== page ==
Saginaw produced a drawing of this event and forwarded it to RIA. For reasons not discernible, this drawing had B17503, the belt feed lever drawing number, hand written on it instead of the belt feed pivot assembly drawing number, the drawing got archived on 35mm film with the rest of the belt feed lever drawings remaining hidden away for nearly 80 years. So far the author has not found any documentation of RIA’s response to questions raised by this drawing other than the fact that the belt feed pivot assembly got another makeover.

This time instead of the spring steel cap, the bushing nut was made longer and threaded internally to take a slotted head cap screw with a locking (toothed) washer between the pivot pin head and the cap screw. Post-war an additional internally toothed washer was added under the bushing nut in lieu of staking the nut to the top cover. This system worked and lasted to the end of service life.

June 1942 found Saginaw producing cast parts made of their trademarked perlitic malleable iron alloy Armasteel for an endurance test at Aberdeen Proving Ground. One of the parts was a cast top cover that went into production mid 1943 off Saginaw’s own drawing. This casting reduced the number of assembly parts required for a M1919 top cover from eight to two.

There were three styles of top covers all sharing the same assembly drawing and stock number. Two were the conventional forged and machined covers assembled from the eight parts and one cast style with only two parts. The top covers were one of few M1919 parts requiring any hand fitting, the top rear of the latch plate sometimes needed to be touched up with a file to insure proper latch engagement.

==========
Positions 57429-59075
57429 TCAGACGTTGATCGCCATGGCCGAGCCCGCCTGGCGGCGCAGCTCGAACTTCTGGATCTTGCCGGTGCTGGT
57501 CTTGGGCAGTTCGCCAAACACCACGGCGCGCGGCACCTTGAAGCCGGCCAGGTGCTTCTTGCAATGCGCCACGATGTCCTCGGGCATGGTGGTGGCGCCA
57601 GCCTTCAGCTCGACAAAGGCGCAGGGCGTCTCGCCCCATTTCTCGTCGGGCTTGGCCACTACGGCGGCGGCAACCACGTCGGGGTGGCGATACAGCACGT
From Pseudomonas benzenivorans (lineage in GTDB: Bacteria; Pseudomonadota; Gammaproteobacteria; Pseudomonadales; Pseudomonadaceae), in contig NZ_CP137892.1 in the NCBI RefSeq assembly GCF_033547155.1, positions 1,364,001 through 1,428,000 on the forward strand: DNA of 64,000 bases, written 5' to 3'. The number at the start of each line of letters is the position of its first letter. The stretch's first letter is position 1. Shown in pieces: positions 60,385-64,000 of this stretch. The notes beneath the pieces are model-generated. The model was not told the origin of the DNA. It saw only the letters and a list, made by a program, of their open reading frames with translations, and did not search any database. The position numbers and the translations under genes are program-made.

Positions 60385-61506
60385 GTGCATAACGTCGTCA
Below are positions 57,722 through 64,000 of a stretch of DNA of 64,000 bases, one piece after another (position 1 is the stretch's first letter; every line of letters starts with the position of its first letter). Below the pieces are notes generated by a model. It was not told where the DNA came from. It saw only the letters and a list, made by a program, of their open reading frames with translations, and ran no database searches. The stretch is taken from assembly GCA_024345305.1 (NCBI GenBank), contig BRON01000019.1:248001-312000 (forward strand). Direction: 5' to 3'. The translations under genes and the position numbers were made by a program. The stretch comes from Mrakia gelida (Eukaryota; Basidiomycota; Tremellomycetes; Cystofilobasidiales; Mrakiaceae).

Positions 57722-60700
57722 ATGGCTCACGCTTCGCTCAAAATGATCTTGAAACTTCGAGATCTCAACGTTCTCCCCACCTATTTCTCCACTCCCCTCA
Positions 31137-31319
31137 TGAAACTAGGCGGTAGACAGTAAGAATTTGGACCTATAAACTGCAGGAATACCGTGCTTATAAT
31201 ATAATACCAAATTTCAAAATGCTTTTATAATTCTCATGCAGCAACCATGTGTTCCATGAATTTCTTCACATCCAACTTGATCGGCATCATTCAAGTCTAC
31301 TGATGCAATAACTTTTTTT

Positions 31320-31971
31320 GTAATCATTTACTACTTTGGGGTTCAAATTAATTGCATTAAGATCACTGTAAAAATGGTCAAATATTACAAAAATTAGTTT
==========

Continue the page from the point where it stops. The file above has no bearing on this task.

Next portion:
Top covers with pivot pin assembly holes having the rectangular cuts and the spring locking dimple continued to be made well after the original spring style pivot pin was no longer available. Finally in December 1949 the pivot pin opening depicted on the drawings lost the shoulder cut and the spring locking dimple.

The belt feed slide and the belt feed pawl and spring remained virtually unchanged during their service life. The belt feed pawl design was particularly ingenious. The finger of the pawl rested on the top of the cartridge under the extractor; if the cartridge was extracted successfully under bolt recoil the finger dropped down allowing the stippled surface of the feed pawl to push the belt containing the next cartridge into position for the extractor to drop over for the next firing cycle. If the cartridge was not extracted from the belt the raised finger kept the belt feed pawl from advancing the belt.